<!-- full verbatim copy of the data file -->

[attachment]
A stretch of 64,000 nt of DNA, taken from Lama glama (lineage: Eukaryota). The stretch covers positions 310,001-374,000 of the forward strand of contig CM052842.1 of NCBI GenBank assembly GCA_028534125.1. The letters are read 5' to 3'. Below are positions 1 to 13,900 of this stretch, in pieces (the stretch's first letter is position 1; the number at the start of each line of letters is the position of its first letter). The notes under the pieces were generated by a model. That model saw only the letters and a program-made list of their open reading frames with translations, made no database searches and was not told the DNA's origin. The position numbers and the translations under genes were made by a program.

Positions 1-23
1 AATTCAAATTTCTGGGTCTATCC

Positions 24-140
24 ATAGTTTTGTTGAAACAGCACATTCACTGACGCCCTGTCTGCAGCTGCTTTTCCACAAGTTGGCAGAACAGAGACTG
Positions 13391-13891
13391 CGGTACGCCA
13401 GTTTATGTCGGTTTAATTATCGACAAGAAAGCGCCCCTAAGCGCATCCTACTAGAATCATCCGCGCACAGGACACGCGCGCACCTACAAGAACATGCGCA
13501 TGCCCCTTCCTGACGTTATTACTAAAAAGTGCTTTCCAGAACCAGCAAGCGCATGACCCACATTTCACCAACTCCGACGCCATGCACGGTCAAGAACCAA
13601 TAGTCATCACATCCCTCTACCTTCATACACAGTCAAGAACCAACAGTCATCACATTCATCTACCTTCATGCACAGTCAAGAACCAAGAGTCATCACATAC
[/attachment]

A stretch of 64,000 nt of DNA, taken from Lama glama (lineage: Eukaryota). The stretch covers positions 310,001-374,000 of the forward strand of contig CM052842.1 of NCBI GenBank assembly GCA_028534125.1. The letters are read 5' to 3'. Below are positions 1 to 13,900 of this stretch, in pieces (the stretch's first letter is position 1; the number at the start of each line of letters is the position of its first letter). The notes under the pieces were generated by a model. That model saw only the letters and a program-made list of their open reading frames with translations, made no database searches and was not told the DNA's origin. The position numbers and the translations under genes were made by a program.

Positions 1-23
1 AATTCAAATTTCTGGGTCTATCC

Positions 24-140
24 ATAGTTTTGTTGAAACAGCACATTCACTGACGCCCTGTCTGCAGCTGCTTTTCCACAAGTTGGCAGAACAGAGACTG
Positions 13391-13891
13391 CGGTACGCCA
13401 GTTTATGTCGGTTTAATTATCGACAAGAAAGCGCCCCTAAGCGCATCCTACTAGAATCATCCGCGCACAGGACACGCGCGCACCTACAAGAACATGCGCA
13501 TGCCCCTTCCTGACGTTATTACTAAAAAGTGCTTTCCAGAACCAGCAAGCGCATGACCCACATTTCACCAACTCCGACGCCATGCACGGTCAAGAACCAA
13601 TAGTCATCACATCCCTCTACCTTCATACACAGTCAAGAACCAACAGTCATCACATTCATCTACCTTCATGCACAGTCAAGAACCAAGAGTCATCACATAC